The Maritime Museum of the Atlantic is 10 minutes walk. Here you will get stories of seafaring and mementos from the Titanic, and be sure to survey the city from the 18th-century Citadel National Historic Site. Then walk into any of Halifax’s great bars and restaurants and catch some live music to round out your day. There are shops, art galleries, grocery stores, bars, and cafés within a short walking distance from the port.
10 Best Places to Visit in Halifax on a Cruise
1. The Maritime Museum of the Atlantic
The Maritime Museum of the Atlantic is Canada’s oldest and largest Maritime Museum, located a-10 minute walking distance from the cruise terminal. It has a view over Halifax harbor and contains impressive collections of 30,000 photographs, charts, and rare books. The museum has the world’s foremost collection of wooden artifacts, with exhibits from the popular Titanic, including one of the few surviving deck chairs, a millionaire’s gloves, and the shoes of a 19-month-old child. It also features a 2009 exhibit Ship of Fate: The Tragic Voyage of St. Louis, the first Canadian exhibit to explore the 1939 voyage of the Jewish refugee ship MS St. Louis.
2. The Famous Peggy’s Cove and Peggy’s Point Lighthouse
The distance from Halifax cruise port to Peggy’s Cove is about 45 km (28 mi) and it takes 50 minutes drive to get there. The best option to visit it is to book a cruise line-sponsored shore excursion, especially if the ship has limited time in port.
Peggy’s Cove is a small rural fishing community located on the eastern shore of St. Margaret’s Bay which is the site of Peggy’s Point Lighthouse (established in 1868).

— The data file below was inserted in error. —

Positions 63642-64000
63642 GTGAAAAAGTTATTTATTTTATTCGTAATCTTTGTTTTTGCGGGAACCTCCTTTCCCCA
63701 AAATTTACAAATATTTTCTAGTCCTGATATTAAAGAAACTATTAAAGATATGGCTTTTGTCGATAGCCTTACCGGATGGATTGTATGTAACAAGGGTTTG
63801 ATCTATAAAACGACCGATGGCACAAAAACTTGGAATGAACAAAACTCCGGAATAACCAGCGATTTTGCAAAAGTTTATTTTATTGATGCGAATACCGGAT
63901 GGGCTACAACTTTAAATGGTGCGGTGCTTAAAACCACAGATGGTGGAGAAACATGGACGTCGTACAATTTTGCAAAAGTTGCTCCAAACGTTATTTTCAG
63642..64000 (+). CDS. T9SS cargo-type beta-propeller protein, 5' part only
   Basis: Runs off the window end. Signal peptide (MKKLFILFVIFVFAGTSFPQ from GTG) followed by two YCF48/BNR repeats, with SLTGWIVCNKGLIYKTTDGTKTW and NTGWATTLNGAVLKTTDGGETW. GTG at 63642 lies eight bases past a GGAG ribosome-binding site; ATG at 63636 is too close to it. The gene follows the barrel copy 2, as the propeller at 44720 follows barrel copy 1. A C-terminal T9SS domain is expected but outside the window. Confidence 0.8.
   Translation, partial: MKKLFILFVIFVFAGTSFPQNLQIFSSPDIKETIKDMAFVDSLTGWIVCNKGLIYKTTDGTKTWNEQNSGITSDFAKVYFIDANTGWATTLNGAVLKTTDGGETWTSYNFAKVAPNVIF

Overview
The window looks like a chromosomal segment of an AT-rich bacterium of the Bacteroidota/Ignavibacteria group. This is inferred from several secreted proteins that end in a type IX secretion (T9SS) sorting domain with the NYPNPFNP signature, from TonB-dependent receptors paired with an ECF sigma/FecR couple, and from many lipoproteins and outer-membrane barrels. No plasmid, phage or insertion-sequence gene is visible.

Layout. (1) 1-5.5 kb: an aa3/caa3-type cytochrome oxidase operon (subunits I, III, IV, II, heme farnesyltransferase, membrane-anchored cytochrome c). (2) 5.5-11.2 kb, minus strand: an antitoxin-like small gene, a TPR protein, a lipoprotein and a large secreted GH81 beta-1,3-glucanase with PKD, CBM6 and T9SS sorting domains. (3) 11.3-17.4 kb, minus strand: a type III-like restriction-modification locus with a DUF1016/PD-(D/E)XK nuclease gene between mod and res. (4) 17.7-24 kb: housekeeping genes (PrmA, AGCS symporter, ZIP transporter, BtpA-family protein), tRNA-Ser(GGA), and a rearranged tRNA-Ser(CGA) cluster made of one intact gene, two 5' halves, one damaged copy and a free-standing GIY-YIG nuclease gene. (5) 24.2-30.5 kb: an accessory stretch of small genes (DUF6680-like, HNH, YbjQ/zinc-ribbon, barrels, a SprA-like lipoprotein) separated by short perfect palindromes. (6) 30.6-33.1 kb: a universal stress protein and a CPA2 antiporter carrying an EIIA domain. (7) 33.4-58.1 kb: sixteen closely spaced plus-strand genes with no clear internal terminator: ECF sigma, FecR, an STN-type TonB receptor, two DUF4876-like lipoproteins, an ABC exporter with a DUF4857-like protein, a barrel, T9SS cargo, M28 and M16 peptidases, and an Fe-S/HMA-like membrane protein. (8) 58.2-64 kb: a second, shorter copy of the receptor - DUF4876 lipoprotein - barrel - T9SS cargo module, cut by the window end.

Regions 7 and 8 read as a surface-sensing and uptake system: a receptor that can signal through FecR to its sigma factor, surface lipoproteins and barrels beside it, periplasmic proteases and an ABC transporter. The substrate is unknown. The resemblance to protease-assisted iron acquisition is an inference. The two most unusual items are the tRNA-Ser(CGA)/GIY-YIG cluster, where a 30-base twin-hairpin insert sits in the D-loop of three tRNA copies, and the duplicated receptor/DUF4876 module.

Although its inhabitants still fish for lobster and the community maintains a rustic undeveloped appearance, Peggy’s Cove is a major tourist attraction visited by a large number of tourists every day. The kindness of the people and the scenery of the impressive rock formations on which the lighthouse rests are worth another visit. They will even tell you about the naming of the fishing village.
You can have great picture opportunities by the lighthouse, check out the fishermen’s monument and peruse the shops surrounding Peggy’s cove.
(Recommended article: 25 Top Shore Excursion Packing List Items)
3. Halifax Citadel
It takes about 10 minutes on foot to get to Halifax Citadel National Historic Site from the Halifax port. If you use a stroller the easiest way is to enter the access road from Sackville Street and travel along the sidewalk to the main entrance. Halifax Citadel is wheelchair accessible and there is an entrance/parking fee.
The star-shaped fortress that still stands guard from its hilltop perch is one of Canada’s most visited historic monuments. This massive masonry construction fort was designed to repel both a land-based attack and attack from the water. At the Citadel you will get to learn about the Royal Canadian Mounted Police, or “the Mounties”. The peak season is from June 1 to September 15.